Karate studio’s going — but not without a fight

Published 2:21 am Saturday, January 23, 2016

Standing amid bricks, old boards and hundreds of pounds of metal wreckage, city councilman at-large Doug Ritchie was a happy man Thursday.

Two years after a fire tore through the Bayou Tang Soo Do karate studio, the two-story building was finally starting to come down.

“I’ve been after it for two years to get it torn down,” he said.

Ritchie said the building, at 218 Alabama Ave., had been home to a bakery and a restaurant. For the last 20 years, it had been owned by the Busby family and housed Stacy Busby’s karate studio.
Busby said he believes the building was built sometime between 1925 and 1930.

After the fire, Busby said he wanted to repair the building.

“I did go and contact an engineer and he came in, and he said there’s a weak spot in the back of the building, but the building could be saved,” Busby said.

Busby said the city did not properly notify him that they were considering condemning the building and that they condemned it without giving him time to fix it. Because of this, Busby said he plans to fight the city in court.

“Every time I’ve tried to do something, the city has said I cant do that and I can’t do this and that’s why the building is in the situation it is now,” he said. “I am totally aggravated and fed up with the city. They don’t protect you.”

Busby, who teaches self-defense, likened the city government to a bully.

“I have taught martial arts for 20-plus years on how to defend against bullies, but the biggest bully I’ve met is the city,” he said.

Busby said the old building was an important landmark, and historically significant.

“I constantly have people calling me, saying yeah, their families were associated with the building years ago,” Busby said. “That building goes way back. There was a lot of character and history with the building. If I can go in there and save the building, I know I can, but the city is determined to (demolish) it. I don’t have an opportunity.”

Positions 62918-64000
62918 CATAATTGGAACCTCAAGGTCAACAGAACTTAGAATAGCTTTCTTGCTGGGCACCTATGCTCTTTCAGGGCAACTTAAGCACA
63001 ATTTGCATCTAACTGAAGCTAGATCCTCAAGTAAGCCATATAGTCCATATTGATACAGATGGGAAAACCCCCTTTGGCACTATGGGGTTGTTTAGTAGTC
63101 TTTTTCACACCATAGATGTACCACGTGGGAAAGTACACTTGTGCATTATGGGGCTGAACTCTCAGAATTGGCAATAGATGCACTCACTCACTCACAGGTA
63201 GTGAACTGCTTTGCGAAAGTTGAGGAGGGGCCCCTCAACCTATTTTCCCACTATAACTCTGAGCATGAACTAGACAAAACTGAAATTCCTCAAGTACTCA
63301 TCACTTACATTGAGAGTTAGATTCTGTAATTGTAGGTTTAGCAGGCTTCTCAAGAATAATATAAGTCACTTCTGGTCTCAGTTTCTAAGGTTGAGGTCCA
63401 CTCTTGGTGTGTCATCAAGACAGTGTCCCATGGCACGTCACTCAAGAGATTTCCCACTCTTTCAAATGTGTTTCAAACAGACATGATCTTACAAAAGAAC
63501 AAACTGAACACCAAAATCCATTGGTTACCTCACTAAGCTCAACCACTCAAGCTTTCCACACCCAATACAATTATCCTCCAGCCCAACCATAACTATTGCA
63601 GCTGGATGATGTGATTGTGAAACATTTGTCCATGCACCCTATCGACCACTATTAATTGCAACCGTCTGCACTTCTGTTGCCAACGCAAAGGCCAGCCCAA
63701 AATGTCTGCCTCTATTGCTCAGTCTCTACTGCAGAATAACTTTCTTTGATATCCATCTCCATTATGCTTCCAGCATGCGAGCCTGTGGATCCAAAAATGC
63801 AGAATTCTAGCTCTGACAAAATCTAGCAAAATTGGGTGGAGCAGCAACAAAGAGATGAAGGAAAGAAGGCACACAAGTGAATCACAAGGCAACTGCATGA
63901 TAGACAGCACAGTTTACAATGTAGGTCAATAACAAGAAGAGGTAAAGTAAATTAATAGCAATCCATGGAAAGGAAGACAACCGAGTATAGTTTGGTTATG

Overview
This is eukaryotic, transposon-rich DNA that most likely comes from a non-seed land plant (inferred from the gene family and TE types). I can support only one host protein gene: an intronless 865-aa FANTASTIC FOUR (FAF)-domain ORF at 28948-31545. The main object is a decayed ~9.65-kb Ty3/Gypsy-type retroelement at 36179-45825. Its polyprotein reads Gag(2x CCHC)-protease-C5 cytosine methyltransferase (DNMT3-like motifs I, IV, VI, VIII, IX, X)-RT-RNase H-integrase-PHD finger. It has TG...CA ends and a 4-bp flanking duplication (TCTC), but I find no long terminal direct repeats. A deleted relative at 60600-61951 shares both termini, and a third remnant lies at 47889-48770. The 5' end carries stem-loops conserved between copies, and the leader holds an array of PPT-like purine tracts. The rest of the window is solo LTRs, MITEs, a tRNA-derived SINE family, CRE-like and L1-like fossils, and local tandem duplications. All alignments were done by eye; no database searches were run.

Whatever historical significance of the building may have had was diminished in the eyes of the building’s neighbors.

Both Ritchie and Floyd Burdeaux own businesses next door to the building. Ritchie owns a funeral parlor and Burdeaux a used car lot. Burdeaux said that a month-and-a-half ago, bricks from the building smashed down one of his cars, wholly ruining it, and damaging a second car.
In total, Burdeaux said the incident cost him $4,200 in losses he still hasn’t been able to collect.

“I’ll be glad when it’s over,” Burdeaux said, of the teardown.

Ritchie, too, was unsentimental as work crews dismantled the building.

“I’ll just be glad to see it gone,” he said.

But even if it’s gone, the fight may not be over. Busby said he has filed a lawsuit against the city over the loss of his building.

On Friday, Mayor Wendy Perrette said she had no knowledge of any lawsuit.

“I am not aware of a lawsuit against the city at this time,” she said.

She added that Busby was given months to repair the building, but did nothing.

“It went through the condemnation proceedings,” she said. “He was given 90 days or 180 days to come into compliance with the building and he didn’t follow the procedures that were necessary. And then it fell, and nothing was done about it.”

Brenda Ford, the city council secretary, said city council minutes showed that Busby was given 90 days to fix the building on Jan. 20 2015.

Then, on Jan. 5 of this year, the council voted to hire Air Pro Heating and Cooling LLC to demolish the building.

Ritchie said the building would have been gone sooner, except the process of condemning it and finding funds to pay a contractor to tear the building down took time.

Ritchie said it is still not clear what caused the fire.